Registration for summer seminars is now open. Delve into Kierkegaard’s Fear and Trembling, or the lovely world of Japanese bookbinding. Reacquaint yourself with Chicago’s public art, from commemorative statues to sprawling murals. Or join a writers’ group and pen that imaginative children’s book you’ve been thinking about.
The Newberry has deep collections reflecting the breadth of American history and culture through World War One.
The Newberry’s collection on the history of printing and the book arts is one of the world’s leading collections in its field.
As a collection of Americana, the Edward E. Ayer Collection is one of the best in the country and one of the strongest collections on American Indians.
The Newberry houses an extraordinary collection of over 500,000 maps and sources relating to the history and culture of travel.
From the Stacks
In the early spring of 1788, John Adams returned from Europe, where he’d spent a decade conducting diplomatic business. He arrived in Massachusetts at a seminal moment; he was stateside, acclimating to his Braintree home, when the U.S. Constitution was formally ratified.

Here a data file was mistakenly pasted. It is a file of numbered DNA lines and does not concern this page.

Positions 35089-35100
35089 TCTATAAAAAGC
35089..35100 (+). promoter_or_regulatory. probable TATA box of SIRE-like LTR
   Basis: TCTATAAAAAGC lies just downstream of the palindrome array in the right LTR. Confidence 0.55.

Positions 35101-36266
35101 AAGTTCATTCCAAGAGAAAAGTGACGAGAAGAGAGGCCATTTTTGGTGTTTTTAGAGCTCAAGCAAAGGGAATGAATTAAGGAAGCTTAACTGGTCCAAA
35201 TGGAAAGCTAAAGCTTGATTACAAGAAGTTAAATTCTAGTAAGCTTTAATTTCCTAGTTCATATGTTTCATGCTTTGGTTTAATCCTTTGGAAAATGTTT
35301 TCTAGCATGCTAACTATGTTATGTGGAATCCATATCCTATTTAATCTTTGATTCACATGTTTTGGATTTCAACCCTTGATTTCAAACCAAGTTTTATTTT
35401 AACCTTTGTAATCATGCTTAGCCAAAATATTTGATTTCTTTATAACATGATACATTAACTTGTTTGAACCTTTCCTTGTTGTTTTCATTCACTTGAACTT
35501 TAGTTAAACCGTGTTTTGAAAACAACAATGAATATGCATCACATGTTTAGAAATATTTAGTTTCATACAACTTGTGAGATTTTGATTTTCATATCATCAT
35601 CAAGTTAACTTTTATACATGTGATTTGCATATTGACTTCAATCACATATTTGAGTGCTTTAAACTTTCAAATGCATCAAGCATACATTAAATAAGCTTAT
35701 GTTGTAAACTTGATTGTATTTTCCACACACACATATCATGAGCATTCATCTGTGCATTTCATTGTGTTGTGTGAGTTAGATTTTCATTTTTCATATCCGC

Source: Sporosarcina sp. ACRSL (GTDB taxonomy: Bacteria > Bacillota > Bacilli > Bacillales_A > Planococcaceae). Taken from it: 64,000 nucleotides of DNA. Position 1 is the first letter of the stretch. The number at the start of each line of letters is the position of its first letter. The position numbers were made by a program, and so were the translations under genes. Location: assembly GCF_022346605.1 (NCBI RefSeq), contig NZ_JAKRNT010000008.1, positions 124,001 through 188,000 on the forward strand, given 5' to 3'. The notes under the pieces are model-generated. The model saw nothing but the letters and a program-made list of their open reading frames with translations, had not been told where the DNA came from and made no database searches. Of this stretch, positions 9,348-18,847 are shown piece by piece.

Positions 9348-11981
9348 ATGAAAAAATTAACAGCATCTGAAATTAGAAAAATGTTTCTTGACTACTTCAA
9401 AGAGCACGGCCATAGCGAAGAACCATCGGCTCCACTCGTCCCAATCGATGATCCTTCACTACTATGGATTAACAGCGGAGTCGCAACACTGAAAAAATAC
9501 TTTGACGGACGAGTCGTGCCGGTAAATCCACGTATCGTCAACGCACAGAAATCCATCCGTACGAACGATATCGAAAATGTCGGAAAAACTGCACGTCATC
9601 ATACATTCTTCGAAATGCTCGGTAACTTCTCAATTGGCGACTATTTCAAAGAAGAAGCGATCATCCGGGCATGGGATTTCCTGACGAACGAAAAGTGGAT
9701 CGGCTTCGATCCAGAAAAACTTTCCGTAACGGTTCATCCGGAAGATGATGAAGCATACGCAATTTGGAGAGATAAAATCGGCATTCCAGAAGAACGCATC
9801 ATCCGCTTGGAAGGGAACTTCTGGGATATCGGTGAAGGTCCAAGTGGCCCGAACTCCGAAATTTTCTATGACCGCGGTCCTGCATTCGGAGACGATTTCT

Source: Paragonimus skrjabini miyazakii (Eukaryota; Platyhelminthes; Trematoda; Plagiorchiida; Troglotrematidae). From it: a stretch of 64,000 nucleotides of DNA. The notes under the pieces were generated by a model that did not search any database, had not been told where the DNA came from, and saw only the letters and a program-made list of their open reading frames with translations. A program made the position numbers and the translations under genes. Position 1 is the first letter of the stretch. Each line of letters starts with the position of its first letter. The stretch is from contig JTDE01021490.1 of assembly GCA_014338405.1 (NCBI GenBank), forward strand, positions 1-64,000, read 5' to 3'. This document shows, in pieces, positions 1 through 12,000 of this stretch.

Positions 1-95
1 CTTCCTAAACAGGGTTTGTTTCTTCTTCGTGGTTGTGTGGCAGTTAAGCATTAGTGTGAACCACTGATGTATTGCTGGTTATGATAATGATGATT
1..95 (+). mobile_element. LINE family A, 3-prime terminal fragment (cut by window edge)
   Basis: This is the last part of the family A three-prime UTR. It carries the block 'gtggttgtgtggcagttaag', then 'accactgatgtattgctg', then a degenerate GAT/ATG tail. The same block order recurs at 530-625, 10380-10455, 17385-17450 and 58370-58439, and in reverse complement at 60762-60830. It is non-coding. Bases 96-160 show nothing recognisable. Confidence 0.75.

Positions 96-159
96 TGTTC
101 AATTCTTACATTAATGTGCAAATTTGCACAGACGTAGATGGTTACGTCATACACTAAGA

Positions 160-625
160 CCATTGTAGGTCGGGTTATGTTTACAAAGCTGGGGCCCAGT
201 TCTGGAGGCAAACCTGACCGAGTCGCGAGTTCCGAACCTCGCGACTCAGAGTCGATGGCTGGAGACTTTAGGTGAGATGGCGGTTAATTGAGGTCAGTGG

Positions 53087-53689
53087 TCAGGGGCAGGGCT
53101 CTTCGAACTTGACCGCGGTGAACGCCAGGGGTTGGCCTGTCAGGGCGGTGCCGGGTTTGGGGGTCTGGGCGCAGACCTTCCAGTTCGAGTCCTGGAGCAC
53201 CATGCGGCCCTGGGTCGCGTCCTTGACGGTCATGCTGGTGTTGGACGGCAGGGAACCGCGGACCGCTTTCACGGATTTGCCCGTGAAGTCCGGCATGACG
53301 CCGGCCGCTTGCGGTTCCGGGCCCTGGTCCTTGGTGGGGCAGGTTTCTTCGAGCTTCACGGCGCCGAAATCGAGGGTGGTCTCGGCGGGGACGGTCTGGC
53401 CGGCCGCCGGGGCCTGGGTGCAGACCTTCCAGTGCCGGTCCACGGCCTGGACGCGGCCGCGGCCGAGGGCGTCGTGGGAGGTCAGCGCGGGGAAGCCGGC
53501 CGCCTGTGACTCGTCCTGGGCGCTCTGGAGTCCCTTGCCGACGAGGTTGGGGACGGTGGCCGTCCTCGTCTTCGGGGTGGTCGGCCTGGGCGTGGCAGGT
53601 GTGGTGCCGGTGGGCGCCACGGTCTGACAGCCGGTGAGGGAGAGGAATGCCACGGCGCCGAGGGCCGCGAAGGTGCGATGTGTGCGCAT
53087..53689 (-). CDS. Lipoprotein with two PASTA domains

This bilingual broadside, written by labor activist Adolph Fischer, calls on “workingmen” to attend a rally in Chicago’s Haymarket Square. In the demonstration’s aftermath, eight anarchists (including Fischer) were unfairly accused of slaying police officers. An openly biased judge sentenced seven of these defendants—known as the Haymarket martyrs—to death; the eighth was sentenced to 15 years in prison. In 1887, four were executed, after one committed suicide.